Spy games

As far as security of your organisation goes, your responsibility as a technology professional ends with the IT infrastructure, right? Guess again

Central London has at least 500,000 CCTV cameras and on a typical day an individual can expect to have their image captured 300 times. But what if those cameras remembered exactly where you'd been that day, or during the past weeks or months? And what if it weren't just the streets that were being watched, but your office too?

Questions of whether such surveillance is an infringement on privacy or simply benign protection aside, the reality is such systems are already emerging. Some vendors are pushing to make corporate physical security systems as pervasive and as easy to operate as Google. 3VR is one of the companies that believes in the benign power of surveillance and specialises in video analytic software that can, among other things, remember individual faces and pull up any video they've appeared in. "This will be of interest to anyone who wants to stop bad things from happening," says Tim Ross, the company's co-founder.

While critics say the spread of this kind of technology could be part of a Big Brother nightmare, Ross says it will actually be better for individual privacy in the long run. He argues that if the authorities can pinpoint exactly the video they need, they'll end up spending less time watching the rest of what goes on. "The trend towards more camera coverage is somewhat inevitable — in a post 9/11 world, there's too much need or demand for that," says Ross. "We think search is the key to privacy, not something that infringes."

Booming market
Corporate interest in physical security systems goes back, inevitably, to the terrorist attacks of 11 September, 2001. "9/11 increased the emphasis on all forms of risk management related to the potential for hostile human activity — both cyberdefence and physical defence," says Jay Heiser, research vice-president with analyst group Gartner.

As well as paying more attention to things like off-site backup systems, companies have started investing in ways of better locking down who can do what on their premises. The two main ways of doing this are video surveillance and access-control systems like key cards, which can be tied into IT authentication systems and feature biometric identification technology.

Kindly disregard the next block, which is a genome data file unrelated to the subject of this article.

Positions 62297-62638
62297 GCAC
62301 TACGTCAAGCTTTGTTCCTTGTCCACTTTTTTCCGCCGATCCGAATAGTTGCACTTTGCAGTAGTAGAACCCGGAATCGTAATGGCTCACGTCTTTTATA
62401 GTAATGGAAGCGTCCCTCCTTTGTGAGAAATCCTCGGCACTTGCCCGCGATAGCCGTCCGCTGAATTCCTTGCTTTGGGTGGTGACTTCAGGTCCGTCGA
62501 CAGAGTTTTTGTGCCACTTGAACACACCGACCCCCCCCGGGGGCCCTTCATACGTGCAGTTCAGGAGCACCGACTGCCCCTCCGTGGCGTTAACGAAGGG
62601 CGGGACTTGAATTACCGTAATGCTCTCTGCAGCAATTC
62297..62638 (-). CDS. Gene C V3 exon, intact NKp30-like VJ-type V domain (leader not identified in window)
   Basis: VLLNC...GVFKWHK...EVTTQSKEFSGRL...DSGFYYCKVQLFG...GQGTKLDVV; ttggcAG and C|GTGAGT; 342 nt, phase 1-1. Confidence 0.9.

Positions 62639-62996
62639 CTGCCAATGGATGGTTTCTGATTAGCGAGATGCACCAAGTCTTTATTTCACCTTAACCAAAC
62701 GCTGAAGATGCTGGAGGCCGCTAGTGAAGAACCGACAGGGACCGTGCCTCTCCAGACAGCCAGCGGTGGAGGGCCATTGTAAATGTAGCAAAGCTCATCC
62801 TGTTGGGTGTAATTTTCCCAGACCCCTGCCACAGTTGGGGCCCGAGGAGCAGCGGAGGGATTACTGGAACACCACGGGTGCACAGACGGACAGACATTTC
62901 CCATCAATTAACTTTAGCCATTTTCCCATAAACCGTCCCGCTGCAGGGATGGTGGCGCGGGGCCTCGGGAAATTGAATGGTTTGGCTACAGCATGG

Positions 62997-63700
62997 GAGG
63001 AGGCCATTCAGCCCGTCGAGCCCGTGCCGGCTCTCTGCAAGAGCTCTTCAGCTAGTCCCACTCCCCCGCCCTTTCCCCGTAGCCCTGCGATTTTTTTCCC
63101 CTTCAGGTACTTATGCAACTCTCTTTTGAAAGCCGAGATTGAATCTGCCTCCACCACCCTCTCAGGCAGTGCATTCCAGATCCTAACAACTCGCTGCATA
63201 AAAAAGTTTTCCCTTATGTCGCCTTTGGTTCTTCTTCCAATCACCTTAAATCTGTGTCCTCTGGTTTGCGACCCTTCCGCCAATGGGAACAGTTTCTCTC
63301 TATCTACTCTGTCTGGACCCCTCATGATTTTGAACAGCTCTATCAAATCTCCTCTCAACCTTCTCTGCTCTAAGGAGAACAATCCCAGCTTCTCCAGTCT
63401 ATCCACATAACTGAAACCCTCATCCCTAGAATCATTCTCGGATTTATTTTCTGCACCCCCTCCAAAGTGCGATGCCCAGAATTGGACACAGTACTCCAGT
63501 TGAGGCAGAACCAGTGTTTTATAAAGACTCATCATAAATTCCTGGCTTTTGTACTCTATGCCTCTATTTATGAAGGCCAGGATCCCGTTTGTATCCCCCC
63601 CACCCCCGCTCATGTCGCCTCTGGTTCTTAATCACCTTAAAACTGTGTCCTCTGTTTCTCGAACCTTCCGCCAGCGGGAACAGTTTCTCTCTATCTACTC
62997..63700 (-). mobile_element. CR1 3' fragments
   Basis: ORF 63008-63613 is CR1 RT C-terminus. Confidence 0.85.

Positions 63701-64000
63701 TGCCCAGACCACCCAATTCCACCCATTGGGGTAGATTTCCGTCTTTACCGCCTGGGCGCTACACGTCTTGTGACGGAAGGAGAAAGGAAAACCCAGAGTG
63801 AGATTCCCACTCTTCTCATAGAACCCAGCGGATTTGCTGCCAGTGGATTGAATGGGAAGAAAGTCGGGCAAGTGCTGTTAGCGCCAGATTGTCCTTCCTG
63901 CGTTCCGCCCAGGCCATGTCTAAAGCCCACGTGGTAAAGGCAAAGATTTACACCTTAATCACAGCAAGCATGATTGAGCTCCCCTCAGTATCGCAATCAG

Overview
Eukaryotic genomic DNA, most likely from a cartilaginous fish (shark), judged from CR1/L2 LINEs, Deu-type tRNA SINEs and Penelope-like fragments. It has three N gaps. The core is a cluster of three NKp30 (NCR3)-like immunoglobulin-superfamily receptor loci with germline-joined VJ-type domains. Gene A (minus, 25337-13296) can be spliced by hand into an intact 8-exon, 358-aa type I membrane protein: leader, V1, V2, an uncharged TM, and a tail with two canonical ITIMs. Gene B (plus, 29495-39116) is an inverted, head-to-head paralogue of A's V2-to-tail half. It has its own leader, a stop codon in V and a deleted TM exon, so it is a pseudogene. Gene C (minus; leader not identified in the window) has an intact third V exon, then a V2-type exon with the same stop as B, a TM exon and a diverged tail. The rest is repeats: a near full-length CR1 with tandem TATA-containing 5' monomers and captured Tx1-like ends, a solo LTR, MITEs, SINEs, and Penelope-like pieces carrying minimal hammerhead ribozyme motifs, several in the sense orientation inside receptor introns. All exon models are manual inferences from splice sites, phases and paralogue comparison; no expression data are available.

If 9/11made companies start to think they should be investing in systems like those seen on the TV series 24, five years on a host of start-ups have sprung up to take advantage of that demand. "The turning point was 9/11. It drove a lot of interest in homeland security, a lot of government spending and increased spending from large, Fortune 500 corporations," says 3VR's Ross.

On a basic level, companies have started digitising their video surveillance systems, which today are overwhelmingly analogue. That trend was in evidence when Cisco's acquired digital migration tools maker SyPixx. "Video is a good way to use up network bandwidth, and anything that does that fills Cisco's pockets, so why wouldn't they at least dabble in it?" says Gartner's Heiser.

Cameras that remember you
3VR has been drawing attention in recent months, partly because a successful funding round in January included investment from In-Q-Tel, a CIA-funded private venture firm. 3VR says it is also the first company of its kind to gain momentum in the mainstream business world, with customers including large companies like Morgan Stanley, GlaxoSmithKline, Lehman Bros and several large hotel chains.

3VR's system is designed to cut through the hours of undifferentiated video typically generated by surveillance systems and pick out the most relevant bits. At the heart of is the search engine, which Ross compares to Google, which indexes all the video as it is recorded, extracting all the data it can — including things like particular types of motion and face recognition — and putting it into a searchable database. The data is then used to trigger alerts around defined conditions, so that a feed will be brought to attention on the monitor when certain types of activity are detected. It also makes vast video archives easily searchable, Ross says.

One of the key data types is face recognition. Every time the system encounters what it thinks is a new face, it assigns an ID tag to the face, which it continues...